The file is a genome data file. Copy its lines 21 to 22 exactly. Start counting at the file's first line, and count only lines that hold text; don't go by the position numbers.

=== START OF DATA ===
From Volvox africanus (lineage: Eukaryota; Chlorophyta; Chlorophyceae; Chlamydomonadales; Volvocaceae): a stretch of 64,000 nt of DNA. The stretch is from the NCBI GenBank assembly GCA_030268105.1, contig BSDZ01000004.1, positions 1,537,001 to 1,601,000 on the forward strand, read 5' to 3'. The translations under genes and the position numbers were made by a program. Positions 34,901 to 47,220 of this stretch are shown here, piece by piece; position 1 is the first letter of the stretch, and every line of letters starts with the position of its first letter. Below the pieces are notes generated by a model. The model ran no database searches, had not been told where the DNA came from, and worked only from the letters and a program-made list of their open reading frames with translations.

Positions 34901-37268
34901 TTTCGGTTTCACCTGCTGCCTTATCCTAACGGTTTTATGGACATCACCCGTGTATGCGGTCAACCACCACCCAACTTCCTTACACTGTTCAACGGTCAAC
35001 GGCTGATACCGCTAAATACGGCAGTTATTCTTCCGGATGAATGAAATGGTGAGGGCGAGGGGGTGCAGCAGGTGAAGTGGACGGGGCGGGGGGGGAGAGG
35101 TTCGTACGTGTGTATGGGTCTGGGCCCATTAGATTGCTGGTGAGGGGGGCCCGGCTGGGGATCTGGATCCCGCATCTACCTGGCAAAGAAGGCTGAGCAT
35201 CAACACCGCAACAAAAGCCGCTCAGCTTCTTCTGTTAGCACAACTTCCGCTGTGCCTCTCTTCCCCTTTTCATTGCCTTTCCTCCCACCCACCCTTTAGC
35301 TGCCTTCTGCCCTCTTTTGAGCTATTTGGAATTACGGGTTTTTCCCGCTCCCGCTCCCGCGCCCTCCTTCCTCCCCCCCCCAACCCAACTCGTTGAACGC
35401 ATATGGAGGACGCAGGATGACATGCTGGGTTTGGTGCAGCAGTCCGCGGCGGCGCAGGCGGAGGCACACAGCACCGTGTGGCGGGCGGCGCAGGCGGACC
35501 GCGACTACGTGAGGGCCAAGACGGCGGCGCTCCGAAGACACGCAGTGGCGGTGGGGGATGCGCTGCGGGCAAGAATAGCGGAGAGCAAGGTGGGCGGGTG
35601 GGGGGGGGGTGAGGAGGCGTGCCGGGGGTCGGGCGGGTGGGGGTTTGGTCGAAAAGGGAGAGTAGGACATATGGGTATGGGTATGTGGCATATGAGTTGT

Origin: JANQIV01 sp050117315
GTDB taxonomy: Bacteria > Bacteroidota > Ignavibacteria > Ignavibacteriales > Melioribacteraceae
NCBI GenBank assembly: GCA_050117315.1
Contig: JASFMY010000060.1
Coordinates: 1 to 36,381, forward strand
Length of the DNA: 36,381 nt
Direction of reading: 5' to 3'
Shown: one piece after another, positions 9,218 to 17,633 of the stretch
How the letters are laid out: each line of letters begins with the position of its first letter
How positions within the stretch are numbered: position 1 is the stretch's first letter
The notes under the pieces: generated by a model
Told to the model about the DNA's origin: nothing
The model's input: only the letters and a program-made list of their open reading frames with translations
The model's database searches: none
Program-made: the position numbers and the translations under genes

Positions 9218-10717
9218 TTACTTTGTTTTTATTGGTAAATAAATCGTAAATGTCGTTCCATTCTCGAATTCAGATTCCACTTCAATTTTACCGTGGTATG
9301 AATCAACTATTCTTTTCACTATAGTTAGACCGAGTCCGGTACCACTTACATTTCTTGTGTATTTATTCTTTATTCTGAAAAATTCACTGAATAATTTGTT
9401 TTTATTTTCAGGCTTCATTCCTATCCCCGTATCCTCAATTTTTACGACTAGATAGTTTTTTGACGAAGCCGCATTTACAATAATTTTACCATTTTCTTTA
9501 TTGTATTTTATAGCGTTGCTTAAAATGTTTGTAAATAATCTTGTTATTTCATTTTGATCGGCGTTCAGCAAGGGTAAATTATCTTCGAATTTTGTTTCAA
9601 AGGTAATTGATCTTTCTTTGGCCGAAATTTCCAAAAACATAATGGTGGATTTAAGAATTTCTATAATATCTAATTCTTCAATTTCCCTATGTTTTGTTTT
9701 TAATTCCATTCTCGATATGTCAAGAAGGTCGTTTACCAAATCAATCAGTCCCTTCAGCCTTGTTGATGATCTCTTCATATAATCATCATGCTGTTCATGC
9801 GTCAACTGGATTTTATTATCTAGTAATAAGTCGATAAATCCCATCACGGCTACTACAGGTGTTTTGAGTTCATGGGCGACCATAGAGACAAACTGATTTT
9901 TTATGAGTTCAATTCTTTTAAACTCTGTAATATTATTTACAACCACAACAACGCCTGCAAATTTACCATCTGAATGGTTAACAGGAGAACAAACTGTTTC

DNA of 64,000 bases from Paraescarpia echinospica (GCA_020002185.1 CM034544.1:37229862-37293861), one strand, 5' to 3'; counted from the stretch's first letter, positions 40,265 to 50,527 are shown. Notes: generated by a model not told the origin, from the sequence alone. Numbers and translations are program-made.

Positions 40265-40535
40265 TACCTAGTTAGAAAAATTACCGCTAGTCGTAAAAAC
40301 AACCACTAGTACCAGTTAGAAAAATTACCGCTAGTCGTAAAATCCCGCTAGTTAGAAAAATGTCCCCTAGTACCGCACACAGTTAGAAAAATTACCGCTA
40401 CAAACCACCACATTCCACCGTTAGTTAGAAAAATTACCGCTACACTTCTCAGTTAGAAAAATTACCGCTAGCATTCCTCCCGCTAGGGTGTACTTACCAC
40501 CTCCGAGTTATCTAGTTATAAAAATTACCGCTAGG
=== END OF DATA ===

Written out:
The notes under the pieces: generated by a model
Told to the model about the DNA's origin: nothing